In powerful content marketing, it is important to address these six catalysts (6Cs): channel and concentration, connecting, content, conversation, community and communication.
Here are details and all your content marketing should be guided by your business goals and customers’ needs, wants and personas, customer journeys – lead generation, customer retention and loyalty, brand awareness, SEO, customer upsell and subscription, etc.
1. Channel and concentration – what you want to accomplish: is it fans, product or service introductions, product and technology demonstrations, thought leadership or a mix? Then select and concentrate on a channel accordingly. Granted none of these below are mutually exclusive, but these might be considered most effective primary uses.
- Your blog is for thought leadership and community building.
- Facebook is for community and fan building and brand bonding.
- Google + is for community and fan building and brand bonding
- YouTube is your product and technology demonstration and customer testimonials and for promoting celebrity endorsements.
- LinkedIn is for thought leadership especially among B2B communities.
- Twitter is your news service for product introductions and brand events, etc.
- Pinterest is about passions and interests and customer bonding.
- Instagram is for short, snappy news about product and service in use or events.
- Snapshat can do the same as Instagram with video opportunities.
- Slideshare is for thought leadership and community building among mainly B2B businesses.
Checkout Adam Bianco’s post on digital marketing trends to see the scope of digital media marketing and channels.
This guide for CMOs is very informative on evaluating content marketing sites.
2. Connecting – content marketing is building relationships not simply conducting transactions. You know the formula: become liked, trusted and then you can sell. Connecting is about two-way, engagement and interaction. It’s also about making your customer and influencer important and offering them a reason to become engaged. Special offers work, but many fail because they don’t sustain a bond. Strong, compelling helpful content and conversation are the aim. That’s shared content and here is who connects and shares.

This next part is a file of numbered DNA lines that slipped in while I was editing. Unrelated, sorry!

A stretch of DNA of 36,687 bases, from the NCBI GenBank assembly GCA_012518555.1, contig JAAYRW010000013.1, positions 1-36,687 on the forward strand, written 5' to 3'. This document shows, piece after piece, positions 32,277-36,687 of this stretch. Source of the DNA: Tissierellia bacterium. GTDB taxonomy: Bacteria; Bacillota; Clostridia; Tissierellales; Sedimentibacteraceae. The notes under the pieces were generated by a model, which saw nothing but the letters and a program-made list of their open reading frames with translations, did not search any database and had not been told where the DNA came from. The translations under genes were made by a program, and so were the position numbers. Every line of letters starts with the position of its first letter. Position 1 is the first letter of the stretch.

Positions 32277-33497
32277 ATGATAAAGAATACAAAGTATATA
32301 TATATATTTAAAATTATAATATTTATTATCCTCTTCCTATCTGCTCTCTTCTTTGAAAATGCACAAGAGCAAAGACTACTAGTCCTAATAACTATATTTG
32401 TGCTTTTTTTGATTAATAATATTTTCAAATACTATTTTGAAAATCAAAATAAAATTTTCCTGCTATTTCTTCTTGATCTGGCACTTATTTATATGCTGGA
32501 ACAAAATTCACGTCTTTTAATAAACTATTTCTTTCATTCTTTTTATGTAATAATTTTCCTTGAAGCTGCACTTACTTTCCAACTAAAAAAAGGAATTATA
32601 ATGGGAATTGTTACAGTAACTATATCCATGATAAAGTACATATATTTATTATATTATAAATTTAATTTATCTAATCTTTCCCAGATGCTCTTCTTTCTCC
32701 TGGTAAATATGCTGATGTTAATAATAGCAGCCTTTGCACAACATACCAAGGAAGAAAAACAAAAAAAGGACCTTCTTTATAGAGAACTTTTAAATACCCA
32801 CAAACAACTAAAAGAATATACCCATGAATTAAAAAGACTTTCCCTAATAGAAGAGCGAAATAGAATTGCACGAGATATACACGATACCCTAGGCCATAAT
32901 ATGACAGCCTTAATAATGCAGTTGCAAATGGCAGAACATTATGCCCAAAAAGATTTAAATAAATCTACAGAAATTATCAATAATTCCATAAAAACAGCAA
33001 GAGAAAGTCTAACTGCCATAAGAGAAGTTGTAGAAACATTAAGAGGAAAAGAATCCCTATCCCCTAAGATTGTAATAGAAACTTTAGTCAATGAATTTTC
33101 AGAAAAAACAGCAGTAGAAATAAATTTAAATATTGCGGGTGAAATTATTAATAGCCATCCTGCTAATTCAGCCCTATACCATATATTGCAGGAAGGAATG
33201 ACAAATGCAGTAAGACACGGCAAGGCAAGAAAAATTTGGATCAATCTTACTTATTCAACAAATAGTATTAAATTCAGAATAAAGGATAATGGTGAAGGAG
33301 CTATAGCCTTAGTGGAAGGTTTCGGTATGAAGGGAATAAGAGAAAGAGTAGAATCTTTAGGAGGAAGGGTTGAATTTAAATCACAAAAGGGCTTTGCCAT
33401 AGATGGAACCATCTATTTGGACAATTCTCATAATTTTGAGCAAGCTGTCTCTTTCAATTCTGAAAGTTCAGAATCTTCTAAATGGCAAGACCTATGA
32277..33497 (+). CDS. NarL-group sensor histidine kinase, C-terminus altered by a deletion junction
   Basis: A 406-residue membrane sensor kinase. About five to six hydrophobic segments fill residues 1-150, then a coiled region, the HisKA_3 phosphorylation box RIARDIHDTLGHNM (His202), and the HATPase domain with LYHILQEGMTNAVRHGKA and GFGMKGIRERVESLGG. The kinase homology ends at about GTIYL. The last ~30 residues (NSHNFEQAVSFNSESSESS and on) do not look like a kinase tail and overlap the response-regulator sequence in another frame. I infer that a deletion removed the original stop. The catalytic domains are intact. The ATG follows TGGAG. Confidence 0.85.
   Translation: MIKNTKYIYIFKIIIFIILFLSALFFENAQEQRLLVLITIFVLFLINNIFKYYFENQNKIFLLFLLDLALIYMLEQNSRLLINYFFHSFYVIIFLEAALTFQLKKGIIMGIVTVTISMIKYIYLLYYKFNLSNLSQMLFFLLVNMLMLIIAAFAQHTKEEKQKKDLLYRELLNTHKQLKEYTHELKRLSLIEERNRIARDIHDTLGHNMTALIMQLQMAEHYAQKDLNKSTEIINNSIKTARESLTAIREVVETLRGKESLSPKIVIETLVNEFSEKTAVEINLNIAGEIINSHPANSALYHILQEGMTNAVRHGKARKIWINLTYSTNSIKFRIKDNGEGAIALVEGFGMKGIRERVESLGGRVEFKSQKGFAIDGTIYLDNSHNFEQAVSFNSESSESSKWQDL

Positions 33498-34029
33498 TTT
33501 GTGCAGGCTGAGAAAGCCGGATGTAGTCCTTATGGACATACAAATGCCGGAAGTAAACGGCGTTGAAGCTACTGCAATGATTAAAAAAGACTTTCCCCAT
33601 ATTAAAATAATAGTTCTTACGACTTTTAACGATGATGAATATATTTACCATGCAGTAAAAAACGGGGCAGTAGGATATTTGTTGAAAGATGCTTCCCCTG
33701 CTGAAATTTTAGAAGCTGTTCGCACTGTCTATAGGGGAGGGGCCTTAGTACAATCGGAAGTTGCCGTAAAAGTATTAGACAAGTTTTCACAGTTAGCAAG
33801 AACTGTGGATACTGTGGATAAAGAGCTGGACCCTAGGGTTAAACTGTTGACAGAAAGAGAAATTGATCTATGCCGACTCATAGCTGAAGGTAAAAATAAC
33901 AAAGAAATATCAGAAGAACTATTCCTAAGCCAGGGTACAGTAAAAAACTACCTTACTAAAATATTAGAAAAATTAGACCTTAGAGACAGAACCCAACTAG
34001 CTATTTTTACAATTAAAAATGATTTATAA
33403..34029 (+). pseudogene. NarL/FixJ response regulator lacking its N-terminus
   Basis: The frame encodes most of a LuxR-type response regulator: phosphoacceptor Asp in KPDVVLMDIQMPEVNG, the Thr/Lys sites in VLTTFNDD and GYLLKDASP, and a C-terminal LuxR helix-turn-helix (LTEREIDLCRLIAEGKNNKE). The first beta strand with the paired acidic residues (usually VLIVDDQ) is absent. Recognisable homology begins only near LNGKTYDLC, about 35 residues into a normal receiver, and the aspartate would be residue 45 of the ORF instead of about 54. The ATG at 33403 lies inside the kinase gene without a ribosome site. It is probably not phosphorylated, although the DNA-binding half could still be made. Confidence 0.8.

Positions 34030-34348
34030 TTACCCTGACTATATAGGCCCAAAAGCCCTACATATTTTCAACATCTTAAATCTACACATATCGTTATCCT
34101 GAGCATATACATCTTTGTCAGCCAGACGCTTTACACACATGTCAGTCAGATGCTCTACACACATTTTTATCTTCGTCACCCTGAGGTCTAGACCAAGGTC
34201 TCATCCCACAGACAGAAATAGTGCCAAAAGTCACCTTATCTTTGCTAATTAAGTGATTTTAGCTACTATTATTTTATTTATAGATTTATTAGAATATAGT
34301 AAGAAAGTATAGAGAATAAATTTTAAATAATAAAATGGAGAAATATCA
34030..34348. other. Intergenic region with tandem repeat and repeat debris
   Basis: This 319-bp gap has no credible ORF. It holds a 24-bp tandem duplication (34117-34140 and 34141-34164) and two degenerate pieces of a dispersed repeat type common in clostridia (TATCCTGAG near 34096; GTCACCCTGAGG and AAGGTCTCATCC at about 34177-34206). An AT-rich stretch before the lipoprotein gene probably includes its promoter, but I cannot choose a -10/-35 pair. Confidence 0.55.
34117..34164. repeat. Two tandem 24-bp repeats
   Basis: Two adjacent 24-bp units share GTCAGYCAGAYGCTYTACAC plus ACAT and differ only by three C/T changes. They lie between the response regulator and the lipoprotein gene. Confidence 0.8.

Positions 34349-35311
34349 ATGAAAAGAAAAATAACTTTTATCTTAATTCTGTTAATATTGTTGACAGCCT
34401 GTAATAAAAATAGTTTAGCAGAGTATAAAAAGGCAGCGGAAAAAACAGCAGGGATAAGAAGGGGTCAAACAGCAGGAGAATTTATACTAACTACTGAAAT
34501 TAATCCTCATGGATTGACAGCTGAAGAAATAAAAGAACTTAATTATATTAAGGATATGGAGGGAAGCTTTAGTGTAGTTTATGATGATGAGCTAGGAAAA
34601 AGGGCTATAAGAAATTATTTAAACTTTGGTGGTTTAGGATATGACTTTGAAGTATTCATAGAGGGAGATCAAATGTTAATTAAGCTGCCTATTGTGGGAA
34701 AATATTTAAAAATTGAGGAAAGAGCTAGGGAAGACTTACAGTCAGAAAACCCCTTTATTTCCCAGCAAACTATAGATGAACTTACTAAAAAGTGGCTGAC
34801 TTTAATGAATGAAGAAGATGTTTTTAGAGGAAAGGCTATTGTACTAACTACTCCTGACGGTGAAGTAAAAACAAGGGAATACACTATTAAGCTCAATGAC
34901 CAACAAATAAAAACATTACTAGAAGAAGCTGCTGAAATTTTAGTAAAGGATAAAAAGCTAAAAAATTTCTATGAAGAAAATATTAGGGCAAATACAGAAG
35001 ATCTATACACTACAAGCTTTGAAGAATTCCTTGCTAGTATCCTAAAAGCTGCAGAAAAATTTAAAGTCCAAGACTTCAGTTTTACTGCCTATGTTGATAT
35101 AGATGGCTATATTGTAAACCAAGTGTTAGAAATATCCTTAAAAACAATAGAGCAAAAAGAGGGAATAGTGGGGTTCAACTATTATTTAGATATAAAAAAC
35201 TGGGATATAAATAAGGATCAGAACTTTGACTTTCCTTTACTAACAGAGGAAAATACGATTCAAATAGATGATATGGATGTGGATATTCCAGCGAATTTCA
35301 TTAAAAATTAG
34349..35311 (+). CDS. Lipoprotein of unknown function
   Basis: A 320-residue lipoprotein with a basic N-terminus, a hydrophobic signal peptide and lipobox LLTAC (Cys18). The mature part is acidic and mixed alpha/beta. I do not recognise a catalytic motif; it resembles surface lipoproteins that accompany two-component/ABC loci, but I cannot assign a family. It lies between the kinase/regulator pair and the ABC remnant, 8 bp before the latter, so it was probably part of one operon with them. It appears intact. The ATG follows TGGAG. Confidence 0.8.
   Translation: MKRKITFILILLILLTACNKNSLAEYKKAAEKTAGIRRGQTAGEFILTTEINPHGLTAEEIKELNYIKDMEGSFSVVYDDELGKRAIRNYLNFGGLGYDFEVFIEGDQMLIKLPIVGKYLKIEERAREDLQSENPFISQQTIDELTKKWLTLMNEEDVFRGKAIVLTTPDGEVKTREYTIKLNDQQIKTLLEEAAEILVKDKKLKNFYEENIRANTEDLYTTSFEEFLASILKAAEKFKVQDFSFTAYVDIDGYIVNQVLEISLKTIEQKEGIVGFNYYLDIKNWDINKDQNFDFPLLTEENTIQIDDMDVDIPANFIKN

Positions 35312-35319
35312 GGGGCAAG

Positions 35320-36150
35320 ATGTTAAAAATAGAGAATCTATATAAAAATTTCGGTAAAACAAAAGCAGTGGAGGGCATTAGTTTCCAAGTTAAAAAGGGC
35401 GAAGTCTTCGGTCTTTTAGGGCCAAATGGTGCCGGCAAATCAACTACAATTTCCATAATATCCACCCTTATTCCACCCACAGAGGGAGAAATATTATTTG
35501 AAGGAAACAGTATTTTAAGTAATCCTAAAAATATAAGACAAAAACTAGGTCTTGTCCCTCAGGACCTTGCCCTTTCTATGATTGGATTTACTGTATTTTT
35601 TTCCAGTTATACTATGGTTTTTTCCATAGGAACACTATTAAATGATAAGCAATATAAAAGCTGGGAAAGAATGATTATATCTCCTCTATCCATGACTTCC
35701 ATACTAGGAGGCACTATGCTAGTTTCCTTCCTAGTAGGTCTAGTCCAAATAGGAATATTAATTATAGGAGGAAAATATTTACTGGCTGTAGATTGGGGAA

3. Content – your organization can be full of content that is compelling, and attracts and keeps viewers and generates customers. Think about 4Ps that make up your organization: products, promotions, processes and people. All of them are content sources. Still struggling? Review questions you might get from your website, customer service calls, sales team, media and YES, customers. Search competitive websites and capture questions they receive. Brian Clark offers this sound advice to generate strategic content – it’s about three things — information, ideas and action. My perspective is that great content educates, informs, intrigues, inspires and entertains; otherwise it stinks.
4. Conversation – many content marketing experts now claim that conversation is your brand. Conversation is about subjective ideas, objective facts, other people and oneself. It is the soul of word-of- mouth marketing and drives purchase decisions and can be measured as such, says a highly respected McKinsey report . Conversation is not simply commercial photo contests on YouTube or for your website. Those can start conversation, but they are one-offs. Consistent and engaging conversations with technology process and product experts and marketers on hows, what and whys of a brand inside and out are more powerful in building conversations. Inform, educate, entertain and intrigue are the cornerstones of conversation.
5. Community – you can start to see a chain or correlation of my Cs. Community is where you “build and not milk” your most important asset — your loyalists, your ambassadors and evangelists. If they are passionate about your brand, its technologies and your commitment to connect; they will join together, participate and convert other brand passionistas and customers. This is more than your email marketing list (although this community must be represented). It is a group that you can allow special, inside and behind the scenes access to engage them. Here is some strong advice from Entrepreneur on building brand communities (i love the disconnect from digital idea) and from Hoot Suite on building communities even for boring brands and finally on building a community by Shannon Good. It focuses on B2B but the ideas apply to B2C communities.
6. Communication – you built it, now you have to communicate and promote it in all communications from ads to PR to catalogs to POS and packaging. Don’t forget how to supercharge by integration with email, social and mobile applications as Dan Foortan and Jessica Rogers suggest. This is how you build links, web site traffic, SEO and yes, e-commerce.
Additionally, keep in mind questions like these from e-marketer about the real purpose and smartest questions about your content marketing.
Which of these 6 Cs are most important, valuable and relevant to your content marketing efforts?
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